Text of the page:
A different way to ‘do Church’
How can we find freedom?
When Christians meet together in largish numbers it is usually for the purposes of receiving something, perhaps a teaching or a worship experience led by a worship leader and his team of musicians. There is good “Old Testament” precedent for this with the Children of Israel receiving their instructions from Moses and God Himself, at the foot of Mount Sinai, or the gatherings around the Jerusalem temple at festival times. But now we have the Torah in our hearts (Jeremiah 31:33) and live as members of the Body of Christ within the Kingdom of God, we can do things a little differently. But do we?
We have been running conferences since 2012 and, at the time of writing this, we are preparing our fourteenth. This has been a moveable feast and it took us to the seventh conference to hit on a formula that defines where we are at and where we would like to be. Now all this talk of “formulae” sounds a bit Greek and you may be wondering where I’m going with this, but, trust me … it’s all going to work out for us!
Our formula, or model, is defined by a word that destroys all concepts of formulae and models. It is the word, freedom. It is a word that extricates us from the structures and controls that the Christian world has inherited from the world that surrounds it and the history that precedes it. It is a dangerous word as it can take us to dangerous places, but that danger can be lessened if there is a solid foundation to ground it in. Our Foundations conferences have the foundation of true Hebraic understandings and an honest desire to allow the Holy Spirit to take us deeper into the possibilities that open up for us in these truths.
So how does this work? The theory was provided in Hebraic Church and summarised earlier. Here’s a more considered explanation from the aforementioned book:
One thing we need to realise is that we may be created in God’s image, but He does things in very different ways from us and it’s a waste of time trying to analyse His motives for doing anything. That doesn’t make our God unfeeling or erratic, it just puts us in our place and encourages us to realise that only God sees the big picture and the far-off consequences. Which brings me rather neatly into time and space.
The Bible shows us again and again that God wants us to consider time over space. Those first Christians were a people of a tradition that stretched back for centuries. They followed the God of Abraham, Isaac and Jacob. They are part of the nation forged by Moses in Sinai and led by David in the Land of Milk and Honey. They knew their history, they revered these men of old and especially those prophets, from Moses to Zechariah, who met with God at a given time, with messages for them all.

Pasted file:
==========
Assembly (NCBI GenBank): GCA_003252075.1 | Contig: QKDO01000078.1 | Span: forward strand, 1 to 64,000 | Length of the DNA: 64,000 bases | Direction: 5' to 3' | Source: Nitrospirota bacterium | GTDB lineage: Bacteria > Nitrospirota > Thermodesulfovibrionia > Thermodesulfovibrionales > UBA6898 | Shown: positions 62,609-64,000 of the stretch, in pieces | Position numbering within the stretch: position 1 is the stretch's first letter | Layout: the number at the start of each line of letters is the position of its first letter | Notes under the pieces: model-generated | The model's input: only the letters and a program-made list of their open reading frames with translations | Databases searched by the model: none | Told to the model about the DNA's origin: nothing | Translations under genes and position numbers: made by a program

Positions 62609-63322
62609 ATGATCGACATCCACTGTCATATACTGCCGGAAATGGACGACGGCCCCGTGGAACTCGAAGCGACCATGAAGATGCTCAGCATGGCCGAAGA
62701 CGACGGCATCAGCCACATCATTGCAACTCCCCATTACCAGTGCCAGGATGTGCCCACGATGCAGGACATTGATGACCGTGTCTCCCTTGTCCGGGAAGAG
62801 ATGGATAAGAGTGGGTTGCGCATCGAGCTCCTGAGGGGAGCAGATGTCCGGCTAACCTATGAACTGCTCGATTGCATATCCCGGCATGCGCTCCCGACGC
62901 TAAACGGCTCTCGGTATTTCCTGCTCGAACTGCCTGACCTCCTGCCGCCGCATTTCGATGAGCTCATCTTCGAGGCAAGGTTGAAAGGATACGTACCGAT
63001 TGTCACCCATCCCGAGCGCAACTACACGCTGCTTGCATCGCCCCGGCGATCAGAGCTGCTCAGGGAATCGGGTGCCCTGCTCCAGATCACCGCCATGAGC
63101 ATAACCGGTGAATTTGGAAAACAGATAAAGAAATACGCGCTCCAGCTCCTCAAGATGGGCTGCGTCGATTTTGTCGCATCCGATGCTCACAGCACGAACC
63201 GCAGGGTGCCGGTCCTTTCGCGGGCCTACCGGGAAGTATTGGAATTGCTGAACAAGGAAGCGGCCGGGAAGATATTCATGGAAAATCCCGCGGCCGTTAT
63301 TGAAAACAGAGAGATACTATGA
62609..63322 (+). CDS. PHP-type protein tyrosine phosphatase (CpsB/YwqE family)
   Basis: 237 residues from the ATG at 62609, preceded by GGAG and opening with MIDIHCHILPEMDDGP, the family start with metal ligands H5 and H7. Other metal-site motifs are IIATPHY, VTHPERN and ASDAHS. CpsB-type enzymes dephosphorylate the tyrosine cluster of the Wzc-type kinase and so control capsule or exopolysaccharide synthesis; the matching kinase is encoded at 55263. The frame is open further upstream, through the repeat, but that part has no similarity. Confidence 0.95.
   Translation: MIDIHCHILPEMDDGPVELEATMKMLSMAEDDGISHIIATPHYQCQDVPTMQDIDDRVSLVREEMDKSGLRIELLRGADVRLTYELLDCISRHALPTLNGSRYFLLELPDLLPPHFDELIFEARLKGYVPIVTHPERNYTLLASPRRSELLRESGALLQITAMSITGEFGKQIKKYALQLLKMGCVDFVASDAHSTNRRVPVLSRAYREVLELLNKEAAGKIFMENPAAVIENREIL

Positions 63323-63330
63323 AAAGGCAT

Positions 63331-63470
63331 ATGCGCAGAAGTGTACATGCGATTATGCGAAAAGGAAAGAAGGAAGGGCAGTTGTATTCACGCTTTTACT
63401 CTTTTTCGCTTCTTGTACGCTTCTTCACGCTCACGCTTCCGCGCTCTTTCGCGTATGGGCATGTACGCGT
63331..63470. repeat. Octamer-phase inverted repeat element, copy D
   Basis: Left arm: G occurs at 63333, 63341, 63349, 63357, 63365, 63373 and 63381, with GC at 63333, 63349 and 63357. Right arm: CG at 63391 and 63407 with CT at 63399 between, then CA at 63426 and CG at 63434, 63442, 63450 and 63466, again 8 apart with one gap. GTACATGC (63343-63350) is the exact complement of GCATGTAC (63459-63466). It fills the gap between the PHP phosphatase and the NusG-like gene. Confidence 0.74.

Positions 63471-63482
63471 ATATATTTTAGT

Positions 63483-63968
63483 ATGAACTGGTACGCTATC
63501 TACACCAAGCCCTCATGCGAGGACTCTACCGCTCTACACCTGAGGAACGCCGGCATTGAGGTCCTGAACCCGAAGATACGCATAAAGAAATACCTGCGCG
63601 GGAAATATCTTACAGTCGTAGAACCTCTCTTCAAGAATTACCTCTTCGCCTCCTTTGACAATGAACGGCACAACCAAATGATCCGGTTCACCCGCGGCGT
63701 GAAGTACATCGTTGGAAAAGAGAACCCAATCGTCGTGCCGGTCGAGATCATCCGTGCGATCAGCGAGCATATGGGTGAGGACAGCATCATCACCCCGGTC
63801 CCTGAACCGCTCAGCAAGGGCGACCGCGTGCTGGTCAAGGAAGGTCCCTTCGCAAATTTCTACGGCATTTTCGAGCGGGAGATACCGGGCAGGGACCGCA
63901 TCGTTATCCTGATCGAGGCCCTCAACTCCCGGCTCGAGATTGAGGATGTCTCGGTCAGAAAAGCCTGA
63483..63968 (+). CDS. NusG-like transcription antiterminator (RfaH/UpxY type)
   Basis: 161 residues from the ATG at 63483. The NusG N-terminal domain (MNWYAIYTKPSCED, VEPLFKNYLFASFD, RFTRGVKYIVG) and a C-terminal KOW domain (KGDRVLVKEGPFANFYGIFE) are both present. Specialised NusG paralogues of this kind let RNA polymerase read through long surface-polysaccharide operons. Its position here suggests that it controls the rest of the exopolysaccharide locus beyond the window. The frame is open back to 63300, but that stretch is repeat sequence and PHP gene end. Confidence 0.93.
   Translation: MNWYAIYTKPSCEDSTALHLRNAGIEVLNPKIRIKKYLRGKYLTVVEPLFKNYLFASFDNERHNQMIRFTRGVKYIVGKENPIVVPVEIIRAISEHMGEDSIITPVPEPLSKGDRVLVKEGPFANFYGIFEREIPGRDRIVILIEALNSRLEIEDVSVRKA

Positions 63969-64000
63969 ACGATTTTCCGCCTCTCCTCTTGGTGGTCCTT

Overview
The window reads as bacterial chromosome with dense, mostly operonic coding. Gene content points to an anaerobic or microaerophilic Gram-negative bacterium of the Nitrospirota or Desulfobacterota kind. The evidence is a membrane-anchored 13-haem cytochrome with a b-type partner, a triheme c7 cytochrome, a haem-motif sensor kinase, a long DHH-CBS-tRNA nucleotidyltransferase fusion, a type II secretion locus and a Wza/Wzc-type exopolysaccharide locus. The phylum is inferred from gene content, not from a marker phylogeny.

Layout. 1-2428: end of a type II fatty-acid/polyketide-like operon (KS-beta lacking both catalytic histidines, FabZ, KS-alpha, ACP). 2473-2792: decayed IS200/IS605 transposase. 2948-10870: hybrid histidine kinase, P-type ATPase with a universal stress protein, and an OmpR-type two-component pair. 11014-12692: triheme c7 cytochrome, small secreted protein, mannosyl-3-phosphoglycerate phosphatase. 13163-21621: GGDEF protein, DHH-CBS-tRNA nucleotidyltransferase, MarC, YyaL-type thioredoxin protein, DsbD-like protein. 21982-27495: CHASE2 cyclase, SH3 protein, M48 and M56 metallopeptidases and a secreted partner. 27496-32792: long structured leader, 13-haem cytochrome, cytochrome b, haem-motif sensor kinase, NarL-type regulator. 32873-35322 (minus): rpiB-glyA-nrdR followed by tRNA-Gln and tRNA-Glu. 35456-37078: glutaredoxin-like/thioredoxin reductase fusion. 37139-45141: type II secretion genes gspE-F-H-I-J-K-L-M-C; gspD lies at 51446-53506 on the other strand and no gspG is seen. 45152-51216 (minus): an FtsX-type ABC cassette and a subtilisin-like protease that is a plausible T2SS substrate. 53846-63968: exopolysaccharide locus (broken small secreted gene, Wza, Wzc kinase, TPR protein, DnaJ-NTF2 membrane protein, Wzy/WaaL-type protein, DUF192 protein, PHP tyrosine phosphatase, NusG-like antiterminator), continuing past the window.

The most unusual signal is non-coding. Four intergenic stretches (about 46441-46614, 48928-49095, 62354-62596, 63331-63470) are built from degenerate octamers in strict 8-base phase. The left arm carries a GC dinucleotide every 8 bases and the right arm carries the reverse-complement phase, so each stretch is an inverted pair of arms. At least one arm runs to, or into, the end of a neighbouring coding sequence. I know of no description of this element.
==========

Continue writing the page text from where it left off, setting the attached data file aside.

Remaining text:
We should all be able to recall holy times, when God has visited our lives. This is our on-going testimony, God causes us to remember, to remember and believe, it does far more to sustain and build our faith than any number of clever arguments. We need to earnestly seek out these “God moments” and place ourselves in environments where this can freely happen. And that is our first big thought.
We now move on to space and, in particular, something that turns Greek thinking right on its head. It is the concept of form and function. It arises from a view of things from the perspective of God, rather than the Greek concept of man being at the centre of everything. For God, everything in Creation has a purpose.
The Lord works out everything to its proper end — even the wicked for a day of disaster. (Proverbs 16:4)
For in him all things were created: things in heaven and on earth, visible and invisible, whether thrones or powers or rulers or authorities; all things have been created through him and for him. (Colossians 1:16)
For we are God’s handiwork, created in Christ Jesus to do good works, which God prepared in advance for us to do. (Ephesians 2:10)
Those first believers were characterised by the role they had to play, their purposes in the great scheme of things. They all had gifts, in accordance with God’s plan for each individual life.
We have different gifts, according to the grace given to each of us. If your gift is prophesying, then prophesy in accordance with your faith; if it is serving, then serve; if it is teaching, then teach; if it is to encourage, then give encouragement; if it is giving, then give generously; if it is to lead, do it diligently; if it is to show mercy, do it cheerfully. (Romans 12:6-8)
Of course, this Scripture was directed at them, but it also applies to us now. But do we really take it on board?
This is an extract from the book, Livin’ the Life, available for £10 at https://www.sppublishing.com/livin-the-life-151-p.asp